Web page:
[ UK /wˈi‍əɹi/ ]
[ US /ˈwɪɹi/ ]
VERB
  1. exhaust or get tired through overuse or great strain or stress
    We wore ourselves out on this hike
  2. lose interest or become bored with something or somebody
    I'm so tired of your mother and her complaints about my food
ADJECTIVE
  1. physically and mentally fatigued
    `aweary' is archaic
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How To Use weary In A Sentence

  • It is patent that dusk found them weary and worn, plodding and wading silently "homewards," shovel on shoulder, across four or five kilos of desolate mud; falling and tripping over stagnant bodies, masses of tangled wire, bricks and jagged wood-work everywhere impeding progress. Norman Ten Hundred A Record of the 1st (Service) Bn. Royal Guernsey Light Infantry
  • Leaving London they went to Paris, where they passed a few days, but soon grew weary of the place; and Lord Chetwynde, feeling a kind of languor, which seemed to him like a premonition of disease, he decided to go to Germany. The Cryptogram A Novel
  • So return to him, O thou monk, and say that the single combat shall take place to morrow, for this day we have come off our journey and are aweary; but after rest neither reproach nor blame fear ye. The Book of The Thousand Nights And A Night
  • The spirit of a soldier of the Truth entered into me; weary as I was, I rushed from the dusky corner where I had been hidden in the twilight, ran to the altar, and held up my hand with my hymn-book as I began to repeat an address that had often silenced the papistic mummers in England. In the Wrong Paradise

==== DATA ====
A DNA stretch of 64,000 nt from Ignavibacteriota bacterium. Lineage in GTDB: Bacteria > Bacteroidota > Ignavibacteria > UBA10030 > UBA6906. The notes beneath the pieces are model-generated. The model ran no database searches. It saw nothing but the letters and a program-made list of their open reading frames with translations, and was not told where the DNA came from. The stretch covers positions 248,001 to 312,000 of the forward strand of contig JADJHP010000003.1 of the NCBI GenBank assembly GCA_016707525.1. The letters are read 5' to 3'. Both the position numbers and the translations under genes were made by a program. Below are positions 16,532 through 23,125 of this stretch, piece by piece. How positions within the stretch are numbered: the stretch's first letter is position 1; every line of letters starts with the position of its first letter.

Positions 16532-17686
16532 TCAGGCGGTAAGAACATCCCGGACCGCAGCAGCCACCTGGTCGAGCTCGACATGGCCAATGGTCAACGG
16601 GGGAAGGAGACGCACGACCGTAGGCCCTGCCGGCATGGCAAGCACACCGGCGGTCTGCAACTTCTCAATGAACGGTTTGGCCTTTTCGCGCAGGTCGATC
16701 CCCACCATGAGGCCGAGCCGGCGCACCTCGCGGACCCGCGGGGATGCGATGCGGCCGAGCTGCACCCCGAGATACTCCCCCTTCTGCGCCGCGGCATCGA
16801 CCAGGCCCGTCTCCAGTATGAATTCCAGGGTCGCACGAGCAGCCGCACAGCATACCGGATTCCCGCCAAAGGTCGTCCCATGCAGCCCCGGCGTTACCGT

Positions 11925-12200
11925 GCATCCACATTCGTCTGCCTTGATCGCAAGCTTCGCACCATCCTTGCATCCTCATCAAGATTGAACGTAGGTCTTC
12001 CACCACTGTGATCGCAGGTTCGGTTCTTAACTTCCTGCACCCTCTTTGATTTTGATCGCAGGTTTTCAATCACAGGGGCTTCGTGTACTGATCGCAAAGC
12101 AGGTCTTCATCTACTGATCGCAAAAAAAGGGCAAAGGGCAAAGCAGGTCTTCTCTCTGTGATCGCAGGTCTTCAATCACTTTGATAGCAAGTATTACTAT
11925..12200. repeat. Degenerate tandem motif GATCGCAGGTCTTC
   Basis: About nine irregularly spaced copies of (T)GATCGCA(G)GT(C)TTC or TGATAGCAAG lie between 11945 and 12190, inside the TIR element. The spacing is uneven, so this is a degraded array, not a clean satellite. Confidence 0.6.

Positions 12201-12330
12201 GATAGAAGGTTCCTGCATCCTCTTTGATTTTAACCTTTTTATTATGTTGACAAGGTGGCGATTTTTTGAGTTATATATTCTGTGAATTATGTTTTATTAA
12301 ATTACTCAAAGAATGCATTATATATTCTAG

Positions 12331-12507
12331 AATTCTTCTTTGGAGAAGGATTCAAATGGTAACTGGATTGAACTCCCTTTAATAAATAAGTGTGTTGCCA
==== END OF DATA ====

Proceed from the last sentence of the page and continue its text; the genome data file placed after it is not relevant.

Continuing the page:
• Activists who have fought land rights battles inspired by the Constitution are a weary, dispirited lot.
  • As the terse replies pile up, I am on the point of suggesting that he looks weary, as though his dog has died, only for it to emerge that his dog has died.
  • Willoughby in outwearying: she asked herself how much she had gained by struggling: -- every effort seemed to expend her spirit's force, and rendered her less able to get the clear vision of her prospects, as though it had sunk her deeper: the contrary of her intention to make each further step confirm her liberty. Complete Project Gutenberg Works of George Meredith
  • A simple drive through the countryside, past sheep ranch after sheep ranch, is balm for a weary soul.
  • At that time, I being but eight years of age, was left in town for the convenience of education, boarded with an aunt, who was a rigid presbyterian, and confined me so closely to what she called the duties of religion, that in time I grew weary of her doctrines, and by degrees received an aversion for the good books, she daily recommended to my perusal. The Adventures of Roderick Random
  • At length, perhaps, all are rewarded by the welcome sight of a tiny trickle in one corner, or perhaps the hole turns out a "duffer," and the weary, weary work must be commenced again in a fresh spot. Spinifex and Sand
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